Observations During a Walk in The forest

I raise the lukewarm cup of coffée to my lips, staring out the window as the light-brown fluid makes its way through my tired body. This particular blend, concentrated black coffée mixed with milk and three scoops of sugar, usually does the trick, but not today. The comfortable blue couch, coupled with the peaceful piano music emitted by the speaker, threatens to lull me into another bout of slumber.

To my left, by the kitchen island, I see my mother digging her knife into a fresh loaf of bread. Each slice is followed by a crunch as the fibers and seeds split. My mouth waters, and before I am consciously aware of the fact, I walk toward the aisle. However, right then, the sun decides to grace me with her presence. She covers the right side of my face with her warm, gentle touch. I smile in appreciation — for she has saved me from breaking fast and wasting time. Now I know what to do.

I enter the hallway to don my most robust pair of shoes, suited as they are for exploration. The light streaming in through the window radiate warmth where they meet flesh, influencing my choice of outdoor wear. Eventually, I go with a thin, comfortable spring jacket. Then, with a firm grip, I take hold of the door handle. The door opens with a creak (they really should oil the hinges), and before stepping outside, I turn to my mother. “I’ll be back in an hour or so.” She shoots me a questioning glare, and I respond with a wink before slamming the door shut behind me.

I walk down the cobblestone road, energized by the prospect of adventure. Soon, however, crisp air spills across my face. I consider turning back to clothe myself more appropriately, but ultimately I decide against it. My body should soon provide ample heat.

I notice that I have arrived at the local school, where the schoolyard is bustling with noisy children. Screaming, laughing, crying, all at once in an unfiltered cacophony of sounds that I have come to associate with youth. “Hello there,” says a brown-haired boy by the fence, grinning at me through an incomplete row of teeth. While returning his smile, I recall when that was me, curious to a fault. If a man stepped out from a van to offer candy, I would’ve accepted. Still, it’s not all bad. The child before me is seeing strangers and identifying potential for friendship. Many of us adults could learn from that.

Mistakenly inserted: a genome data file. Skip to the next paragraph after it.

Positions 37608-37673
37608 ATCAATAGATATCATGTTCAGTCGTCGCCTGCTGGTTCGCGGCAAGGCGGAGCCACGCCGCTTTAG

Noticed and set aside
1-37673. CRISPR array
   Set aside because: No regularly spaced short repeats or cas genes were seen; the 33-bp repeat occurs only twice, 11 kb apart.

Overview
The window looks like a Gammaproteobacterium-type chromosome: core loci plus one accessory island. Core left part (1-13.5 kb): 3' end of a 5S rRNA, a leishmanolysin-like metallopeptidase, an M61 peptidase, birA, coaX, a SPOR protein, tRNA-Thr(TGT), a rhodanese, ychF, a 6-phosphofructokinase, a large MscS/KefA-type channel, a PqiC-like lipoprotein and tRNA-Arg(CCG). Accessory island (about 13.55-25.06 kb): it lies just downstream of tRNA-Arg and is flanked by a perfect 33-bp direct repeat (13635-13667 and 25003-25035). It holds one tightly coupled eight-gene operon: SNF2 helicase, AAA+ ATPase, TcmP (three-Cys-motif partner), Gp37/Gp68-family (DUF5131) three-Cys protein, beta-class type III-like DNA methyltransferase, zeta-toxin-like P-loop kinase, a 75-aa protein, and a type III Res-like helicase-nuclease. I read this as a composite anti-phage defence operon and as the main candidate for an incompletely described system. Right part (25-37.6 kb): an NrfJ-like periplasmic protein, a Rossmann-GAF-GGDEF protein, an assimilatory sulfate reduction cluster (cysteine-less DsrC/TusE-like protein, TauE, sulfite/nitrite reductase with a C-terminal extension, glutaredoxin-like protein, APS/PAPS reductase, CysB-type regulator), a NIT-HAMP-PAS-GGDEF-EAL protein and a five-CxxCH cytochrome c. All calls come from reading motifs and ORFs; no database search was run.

Right past the school is the local church. And I am, as always, impressed by its antique beauty. Iconic to these parts, the church is white (borderline gray) and has a small cross atop its spire. While I am not religious, I enjoy viewing and visiting churches, for they are spectacular hallmarks of history and architecture.

In turning to the right after the church, I get my first glimpse of the green lusciousness of the forest. And, after walking for a few more minutes, I arrive at the entrance. As I pass through the arcs of trees, I feel nature’s embrace. Birds fluttering their little wings up in the tall trees, the smell of early blooming flowers, and the mesmerizing view of interlocking trees. Our sun is part of this nature’s melody as well, for her rays of daylight penetrate gaps in the arch above, illuminating patches of the forest floor.

The scene before me is why I came all the way out here. We are, despite humankind’s arrogance, part of nature. And, It is important to remember that; it is essential to remind ourselves that we are part of something larger than ourselves, rather than existing in an empty void. Walking along the uneven path, I slide my hand across the firm bark of a tree. 

We are all part of nature, and we will return to nature one day.

Perhaps the atoms that make up my body will gather into the trunk of a tree like this? or maybe, something entirely different. It stands to reason: we will never disappear, but rather, we will adapt, as we always have. Part of the same world, but in a way that differs from our current, conscious state.

Deep in thoughts, I come across an elderly couple, hand in hand. The woman nods in my direction, and somehow it feels like she understands the meaning of my distant gaze. I nod back to her, daring not to talk, as though that would disrupt the forest’s peace.

I let my feet carry me where they want; a journey without a destination. In our modern society, it feels as though people I meet on the street are prone to go somewhere. It’s never “just walking,” but always going to some predetermined destination. I understand this inclination, but I am a firm believer in free exploration; it is essential to allow sometimes curiosity to lead the way.

Soon, I come across a bench. And sporadically, I decide to sit down on it and meditate. 1 2 3 4 5 6 7 8 9 10. Says my inner voice as I count each breath. Thoughts come, pestering me to do this and that, but I allow them to slowly fade away. This very moment is all that matters.

After some time, I open my eyes to the world. It is the same as before, but different somehow. I see the world through a lens of stillness. Leaves are visible in detail. I notice the sway of trees and shadows on the ground.

This is it; I am ready now. I am ready to take on the day.

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